Squirrels have fuzzy tails.
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If the MOSFET can handle the excess power (and is mounted on a suitable heatsink), a small signal transistor and a resistor can set the max current and then you just use PWM to dim it.
I'd recommend a totem pole circuit for that... Don't forget there is a gate-drain capacitance that can cause excessive problems, especially on the transistor ( of course you still need schottky diodes)Not that Sören's idea is wrong. By any means No.... But using totem poll is just a little bit finer for the expense of complexity.
Don't forget that it would be operated in a combination of switching and linear modes.
The transistor I suggested doesn't determine whether you use a totem pole or not, as the "pole" would be for amplifying the current to the gate, while what I suggested is just pulling the gate down (so would just have more work to do) and since it needs to ride in the MOSFETs linear range to be used for current limiting anyway, I'd suggest using a gate resistor of 220 Ohm (and no totem pole, but if one is at hand, a smaller device would be my choice).
And where do you want to use Schottky diodes??
BTW. Do you have a Swedish or German keyboard? The letter "ö" (o-umlaut) is used in Sweden and Germany), but the Danish equivalent is "ø" (0-slash)
How can he ride the Mosfet to the lineal region without being able to determine the voltage at the gate? To drive it to the lineal region he would need an RC circuit and PWM. He probably has pwm, but no RC?
If he's driving the MOSFET with a direct PWM signal then he's using it in the switching region.
And why such a high gate resistor, it's generally most needed to have on, but I usually use one at the 18 - 50 Ohm range.
Hmmm, Imagine the totem poll circuit driving a motor (the one lead), don't you usually place Schottky there.
I'm talking about these Schottky. Just before the gate resistor to protect the driving circuit, from the evil capacitive load.
With a 220Ohm resistor though, he may not need to use them.
Mein Freund lerne ich Deutch, weil ich werde nach Bremen gehen. Und ich werde Robotik für sechs Monate dort studieren.Erasmus, oh wunderbar, Erasmus!!!
"Usually" depends on where you look Without a (small-ish) gate resistor (or a ferrite pearl), the MOSFET may start oscillating at HF in some instances.For switching use, it should be as low a value that keeps the oscillating from happening (at any time).In this case, I consider it more important to keep the I/O pin that controls it from going into latch-up and to keep the stress on the BjT low.220 Ohm won't hurt the controller in any case, but this is a starting point and any circuit, however simple, can (and should be) be experimented with if the proper tools (like an oscilloscope) is at hand.The comparatively small losses due to the slow turn on won't matter, as we're introducing loss as the goal of the exercise.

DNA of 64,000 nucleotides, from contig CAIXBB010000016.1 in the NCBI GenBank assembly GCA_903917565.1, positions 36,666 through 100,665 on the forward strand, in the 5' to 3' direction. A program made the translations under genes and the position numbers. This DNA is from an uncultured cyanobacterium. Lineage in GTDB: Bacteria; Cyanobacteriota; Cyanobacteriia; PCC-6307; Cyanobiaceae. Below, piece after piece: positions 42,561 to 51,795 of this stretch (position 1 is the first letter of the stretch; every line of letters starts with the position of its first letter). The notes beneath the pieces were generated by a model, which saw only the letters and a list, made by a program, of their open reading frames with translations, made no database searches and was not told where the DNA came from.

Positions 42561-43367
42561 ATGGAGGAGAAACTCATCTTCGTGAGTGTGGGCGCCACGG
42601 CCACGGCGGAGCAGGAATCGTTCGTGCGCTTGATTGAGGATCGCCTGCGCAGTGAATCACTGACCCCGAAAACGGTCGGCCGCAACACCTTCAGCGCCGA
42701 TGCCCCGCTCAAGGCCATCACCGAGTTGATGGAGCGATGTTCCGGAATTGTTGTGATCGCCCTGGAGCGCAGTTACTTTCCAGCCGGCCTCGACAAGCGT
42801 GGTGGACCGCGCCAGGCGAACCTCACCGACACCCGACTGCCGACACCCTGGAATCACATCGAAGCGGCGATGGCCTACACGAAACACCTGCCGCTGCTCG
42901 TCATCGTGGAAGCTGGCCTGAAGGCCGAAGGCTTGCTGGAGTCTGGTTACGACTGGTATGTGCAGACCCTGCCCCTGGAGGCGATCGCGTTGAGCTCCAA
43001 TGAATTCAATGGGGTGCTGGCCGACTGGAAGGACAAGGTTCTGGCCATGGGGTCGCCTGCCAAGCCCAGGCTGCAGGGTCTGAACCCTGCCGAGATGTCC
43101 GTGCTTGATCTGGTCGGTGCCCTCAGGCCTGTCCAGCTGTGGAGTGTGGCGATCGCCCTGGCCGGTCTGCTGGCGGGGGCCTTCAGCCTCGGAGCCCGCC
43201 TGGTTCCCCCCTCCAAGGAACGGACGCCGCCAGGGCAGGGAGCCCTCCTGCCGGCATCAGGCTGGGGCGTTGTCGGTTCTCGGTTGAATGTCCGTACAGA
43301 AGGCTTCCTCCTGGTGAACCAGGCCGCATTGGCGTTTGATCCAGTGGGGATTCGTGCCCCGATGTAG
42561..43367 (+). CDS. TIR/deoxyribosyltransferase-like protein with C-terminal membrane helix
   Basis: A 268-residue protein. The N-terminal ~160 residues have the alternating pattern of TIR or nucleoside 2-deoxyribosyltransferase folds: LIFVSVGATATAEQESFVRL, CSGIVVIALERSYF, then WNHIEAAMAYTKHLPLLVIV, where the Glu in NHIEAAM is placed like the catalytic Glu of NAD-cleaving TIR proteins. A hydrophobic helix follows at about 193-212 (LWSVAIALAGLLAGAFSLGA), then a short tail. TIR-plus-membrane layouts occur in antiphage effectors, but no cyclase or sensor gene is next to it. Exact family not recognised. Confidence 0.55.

(As a side note/FYI, if you write either "220 Ohm" or "220ohm", it's much easier not to read it as 2k2).
Quote from: TrickyNekro on May 11, 2011, 08:37:54 AMMein Freund lerne ich Deutch, weil ich werde nach Bremen gehen. Und ich werde Robotik für sechs Monate dort studieren.Erasmus, oh wunderbar, Erasmus!!! Hehe - you're better at electronics than at German (My "sister in law" is married to a German and lives in Germany about 150 km NE of Bremen and while I speak Danish to their kids, they usually answer me in German - and spoken German is not exactly my strong side )So, how did you get on the Erasmus?
The resistance unit, Ohm, is always capitalized since it is a proper noun named after the German physicist Georg Ohm. This goes for any of the other units is electronics (and other sciences). TrickyNekro correctly capitalized Schottky and Ohm.
You can build a very very nice current source with a microcontroller, a power transistor, two resistors and one capacitor.If you need I'll upload a circuit.
What is the forward voltage of your leds? Knowing this I can answer
What do you think about this:http://www.instructables.com/id/Circuits-for-using-High-Power-LED-s/step8/a-little-micro-makes-all-the-difference/
From what I gather the following are the parts for it:R1: approximately 100k-ohm resistor (such as: Yageo CFR-25JB series)R3: R3 = 0.5 / 0.7 = 0.71 ohms. closest standard resistor is 0.75 ohms. Current set resistor.Q1: small NPN transistor (such as: Fairchild 2N5088BU)Q2: large N-channel FET (such as: Fairchild FQP50N06L)Z1: use a 4.7 or 5.1 volt zener diode (such as: 1N4732A or 1N4733A)
Give me some time, I'll have it ready ;-)
That's exactly what I was talking about (minus R1 and the zener diode).
Loose R1 and Z1.You need a resistor between I/O pin and gate (the 220R I mentioned).Q1 can be just about any small signal transistor (BC547, 2N3904 etc.)Q2 could be rated lower, but will do fine - it will need a heatsink!R3 should be ~0.65V/ILED(0.65V is the approx. base-emitter voltage drop for an average BjT).
The collector of the BjT goes directly to the gate of the MOSFET.
Couple of questions:1. Does the circuit I attached make sense assuming I only want 1000mA of current going to the LEDs?
2. Is the value of Rc correct? Checked up on DigiKey and the closest to 0.65ohm was 0.68ohm
3. What should the watt ratings for Rg and Rc be? I'm assuming Rg=1/4Watt and Rc=5W
As for this, should I use the solid line as it was originally connected or use the dotted line that I put in?